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Scuderia Madunina


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#1 Sharman

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Posted 15 May 2009 - 16:05

Scuderia Madunina was for a long time one of the main Italian teams supporting the lower formulae and I believe also made forays into Sports Cars.
Going along with my last request for information on forgotten names, is it known if any of the original personnel connected with the team are still contactable?
To continue with my quest. On another thread it was mentioned that Fritz D'Orey was still active in business in Brazil and was contactable. Having qualified for my place in the State Home for the Bemused I find myself incapable of remembering or finding the thread again. Is there anyone more compos mentis who can point me in the right direction?
Thanks to all
John

Edited by Sharman, 15 May 2009 - 16:07.


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#2 Tim Murray

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Posted 15 May 2009 - 16:58

TNFer acarvalho started this thread in February in which he mentioned having interviewed D'Orey a few years ago. He possibly has current contact details.

#3 Sharman

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Posted 15 May 2009 - 19:22

To my knowledge Scuderia Madunina was no team as such but a business arranging entries, transports and mechanics for Fj drivers like US boy Peter Carpenter and severall others who had bought a Stangullini FJ races but did not have the "rest" to do racing and in Peters case also did not speak Italian.

The Scuderia which was founded by Marcella Giambertone and the "Team" had a big transporter with trailer for 8-10 FJ cars.

(The Scuderia name lso appears in some sports car races.

Bjorn
Alberti, Brambilla, Jonathan Williams drove for them at various times and these names would hardly be in need of somebody to grease the wheels. I suspect they were a team in their own right. They started in the mid 50s and went on for 10 or 12 years. As you no doubt realise I am still on the trail of drivers contemperaneous with Bill (who has now written to me to ask if I will attend a reunion on the 50th anniversary so my mission becomes more pressing) who as aforesaid is 88 in June.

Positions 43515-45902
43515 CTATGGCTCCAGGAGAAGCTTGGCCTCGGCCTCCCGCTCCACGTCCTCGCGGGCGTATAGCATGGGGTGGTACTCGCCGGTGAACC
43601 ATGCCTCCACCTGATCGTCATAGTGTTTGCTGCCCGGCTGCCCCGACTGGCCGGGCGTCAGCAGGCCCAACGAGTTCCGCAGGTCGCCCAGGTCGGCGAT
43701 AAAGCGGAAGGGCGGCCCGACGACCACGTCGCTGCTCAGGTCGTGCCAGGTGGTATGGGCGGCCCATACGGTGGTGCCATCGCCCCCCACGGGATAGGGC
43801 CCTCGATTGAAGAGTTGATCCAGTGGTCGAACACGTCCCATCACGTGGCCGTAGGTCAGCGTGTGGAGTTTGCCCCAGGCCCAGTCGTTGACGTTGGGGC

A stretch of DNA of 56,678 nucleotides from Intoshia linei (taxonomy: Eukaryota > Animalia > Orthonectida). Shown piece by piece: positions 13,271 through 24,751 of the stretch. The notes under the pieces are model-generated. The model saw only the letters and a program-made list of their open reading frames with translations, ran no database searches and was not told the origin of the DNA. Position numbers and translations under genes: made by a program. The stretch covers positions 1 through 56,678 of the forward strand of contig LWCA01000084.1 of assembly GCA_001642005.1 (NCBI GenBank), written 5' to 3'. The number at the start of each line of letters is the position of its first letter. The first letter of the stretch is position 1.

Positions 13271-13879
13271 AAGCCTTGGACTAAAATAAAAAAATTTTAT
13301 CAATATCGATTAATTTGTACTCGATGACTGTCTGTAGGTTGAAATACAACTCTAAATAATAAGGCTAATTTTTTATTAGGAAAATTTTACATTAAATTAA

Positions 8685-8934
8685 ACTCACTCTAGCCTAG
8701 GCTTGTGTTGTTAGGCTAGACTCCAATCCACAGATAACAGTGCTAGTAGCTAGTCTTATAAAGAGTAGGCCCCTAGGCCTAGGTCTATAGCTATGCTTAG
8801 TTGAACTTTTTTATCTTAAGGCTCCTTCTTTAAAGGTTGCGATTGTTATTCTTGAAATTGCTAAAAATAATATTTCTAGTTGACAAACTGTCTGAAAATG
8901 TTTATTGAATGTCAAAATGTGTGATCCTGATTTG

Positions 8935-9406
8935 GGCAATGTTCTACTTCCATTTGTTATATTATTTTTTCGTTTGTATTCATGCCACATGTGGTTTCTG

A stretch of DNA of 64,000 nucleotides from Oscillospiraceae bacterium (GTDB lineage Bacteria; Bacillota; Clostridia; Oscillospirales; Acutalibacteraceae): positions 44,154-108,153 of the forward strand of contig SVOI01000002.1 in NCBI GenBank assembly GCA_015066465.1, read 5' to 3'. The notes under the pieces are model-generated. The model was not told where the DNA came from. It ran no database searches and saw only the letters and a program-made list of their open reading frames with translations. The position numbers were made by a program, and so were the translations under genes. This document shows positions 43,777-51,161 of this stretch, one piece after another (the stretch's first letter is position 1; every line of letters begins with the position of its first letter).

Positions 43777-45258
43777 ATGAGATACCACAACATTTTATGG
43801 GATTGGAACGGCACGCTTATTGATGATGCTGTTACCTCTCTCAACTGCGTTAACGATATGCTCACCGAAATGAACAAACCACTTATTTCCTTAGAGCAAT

John

#4 wenoopy

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Posted 16 May 2009 - 05:58

Bjorn
Alberti, Brambilla, Jonathan Williams drove for them at various times and these names would hardly be in need of somebody to grease the wheels. I suspect they were a team in their own right. They started in the mid 50s and went on for 10 or 12 years. As you no doubt realise I am still on the trail of drivers contemperaneous with Bill (who has now written to me to ask if I will attend a reunion on the 50th anniversary so my mission becomes more pressing) who as aforesaid is 88 in June.
John


I remember reading an article by DSJ - Denis Jenkinson in a "Motor Sport" magazine, probably mid-1959, in which he reported on the development of Formula Junior and gave some description of Scuderia Madunina and its manner of operation. At this stage the formula was a European (mainly Italian) preserve, but after the victory of French-sounding Englishman Bill de Selincourt (in a front-engined British car!) at Cadours late in the season, the British 'floodgates' opened, and nothing was ever the same! Someone with the "Motor Sport" 1950's CD Rom could look it up.

#5 Sharman

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Posted 16 May 2009 - 10:54